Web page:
The price of modern sponsorship

You may recall a couple of years ago Manchester United sold the sponsorship rights to their training kit in an effort to, unsurprisingly, generate more funds for the club.

The move seemed smart, United players are often pictured in newspapers and on websites during training so any potential sponsor would have their brand shown to a large audience.

Sensing this delivery company DHL paid the Manchester club £40m for the right to appear on all their training gear.

However since securing a gargantuan £372m shirt sponsorship deal with car firm General Motors who will replace current sponsors AON in 2014, the powers that be at United have decided that the right to advertise on their training gear cannot be bought for a paltry £40m.

To this end the Glazer family have bought out DHL’s existing sponsorship contract after deciding that there is more money to be made by selling the rights to another company.

It’s a bit like buying a car; driving home then having the dealer turn up at your house demanding to buy the car back because he thinks he can make more money from another customer. It just seems a bit odd.

Now I appreciate most chairmen are businessmen and are out to make as much profit as possible. Most however end up following the Milan Mandaric approach to ownership: “How do you become a millionaire through football? Start off as a billionaire”.

Whilst no one is suggesting United acted unfairly in buying out the remainder of DHL’s sponsorship actions like this do little to allay the tired allegations that football isn’t about players and teams and fans and trophies anymore. It’s only about the bottom line. The money.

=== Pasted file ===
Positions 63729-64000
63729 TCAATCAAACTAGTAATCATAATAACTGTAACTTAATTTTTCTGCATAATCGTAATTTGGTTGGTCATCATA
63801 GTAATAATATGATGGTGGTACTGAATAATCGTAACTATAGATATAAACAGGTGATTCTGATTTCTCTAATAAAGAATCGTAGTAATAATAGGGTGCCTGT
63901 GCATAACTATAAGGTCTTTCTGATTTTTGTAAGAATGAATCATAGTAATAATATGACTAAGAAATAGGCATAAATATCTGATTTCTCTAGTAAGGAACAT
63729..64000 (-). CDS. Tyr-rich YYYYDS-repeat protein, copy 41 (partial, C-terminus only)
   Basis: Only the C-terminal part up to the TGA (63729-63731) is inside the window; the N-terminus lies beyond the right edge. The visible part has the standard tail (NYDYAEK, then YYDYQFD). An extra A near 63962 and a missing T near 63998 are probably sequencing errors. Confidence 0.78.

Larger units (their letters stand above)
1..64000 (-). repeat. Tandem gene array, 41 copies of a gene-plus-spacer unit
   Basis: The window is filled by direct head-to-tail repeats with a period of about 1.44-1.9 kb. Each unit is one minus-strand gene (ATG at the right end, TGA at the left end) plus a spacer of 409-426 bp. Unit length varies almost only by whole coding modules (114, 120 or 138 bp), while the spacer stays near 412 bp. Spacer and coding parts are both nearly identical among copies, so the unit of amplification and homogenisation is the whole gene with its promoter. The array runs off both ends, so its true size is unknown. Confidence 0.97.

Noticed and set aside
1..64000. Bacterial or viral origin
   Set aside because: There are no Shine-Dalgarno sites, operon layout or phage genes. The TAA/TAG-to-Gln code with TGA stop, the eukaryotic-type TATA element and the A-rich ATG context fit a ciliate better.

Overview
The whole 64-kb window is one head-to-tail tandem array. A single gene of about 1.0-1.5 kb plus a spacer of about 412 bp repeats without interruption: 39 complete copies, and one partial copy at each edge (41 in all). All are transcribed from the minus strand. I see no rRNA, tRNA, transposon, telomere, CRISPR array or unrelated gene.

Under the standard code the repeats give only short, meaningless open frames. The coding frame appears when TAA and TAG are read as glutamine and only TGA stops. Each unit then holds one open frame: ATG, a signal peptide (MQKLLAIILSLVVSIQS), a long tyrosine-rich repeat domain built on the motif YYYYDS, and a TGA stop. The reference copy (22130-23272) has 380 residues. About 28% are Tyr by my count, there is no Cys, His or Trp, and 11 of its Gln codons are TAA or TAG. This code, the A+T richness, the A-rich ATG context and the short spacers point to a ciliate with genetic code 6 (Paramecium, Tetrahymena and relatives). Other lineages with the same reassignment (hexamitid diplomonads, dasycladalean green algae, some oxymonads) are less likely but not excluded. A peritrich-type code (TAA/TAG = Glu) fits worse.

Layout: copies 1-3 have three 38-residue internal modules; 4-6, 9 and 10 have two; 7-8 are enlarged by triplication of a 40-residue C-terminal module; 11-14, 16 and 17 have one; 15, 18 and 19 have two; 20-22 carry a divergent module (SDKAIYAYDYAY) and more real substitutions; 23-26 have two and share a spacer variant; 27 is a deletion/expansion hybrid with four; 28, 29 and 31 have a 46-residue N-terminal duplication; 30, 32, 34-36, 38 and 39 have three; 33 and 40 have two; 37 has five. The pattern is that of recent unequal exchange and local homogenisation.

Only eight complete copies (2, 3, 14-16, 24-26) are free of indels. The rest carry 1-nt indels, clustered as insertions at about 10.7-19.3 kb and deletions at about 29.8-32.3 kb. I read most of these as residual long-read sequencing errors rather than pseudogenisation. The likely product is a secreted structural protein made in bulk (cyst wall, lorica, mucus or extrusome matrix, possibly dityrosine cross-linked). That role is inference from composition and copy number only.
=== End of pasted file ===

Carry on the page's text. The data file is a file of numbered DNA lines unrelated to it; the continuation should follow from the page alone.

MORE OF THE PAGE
As a relatively young football fan I love seeing grainy old photographs of players wearing their teams kit’s in all their respective colourful glory without SAMSUNG or WAITROSE emblazoned on their chest. And don’t even get me started on Wonga. Or the size of the shorts for that matter.

Of course these companies help to finance the teams, which in turn pays the players wages etc so their existence although annoying, is necessary.

After all it could be a lot worse, a quick look at Formula One demonstrates how sponsorship can get out of hand. The driver’s overalls are so covered with logos and brand names they look comical, like they have been attacked by a 5 year old with a box of stickers.

Sponsors can sometimes provide unintentional hilarity however, last season cash-strapped and administration bound Portsmouth were sponsored by job listings website Jobsite. Slightly funny, but not funny enough to cheer up long suffering Pompey fans after relegation and a subsequent 10 point deduction.

Like them or loathe them, and most fans seem to be in the latter camp, it is easy to see why sponsors have become such a prominent feature in the modern game.

And if you need another reason why they are so important, the Glazer family can give you 372 million of them.

Robert Lock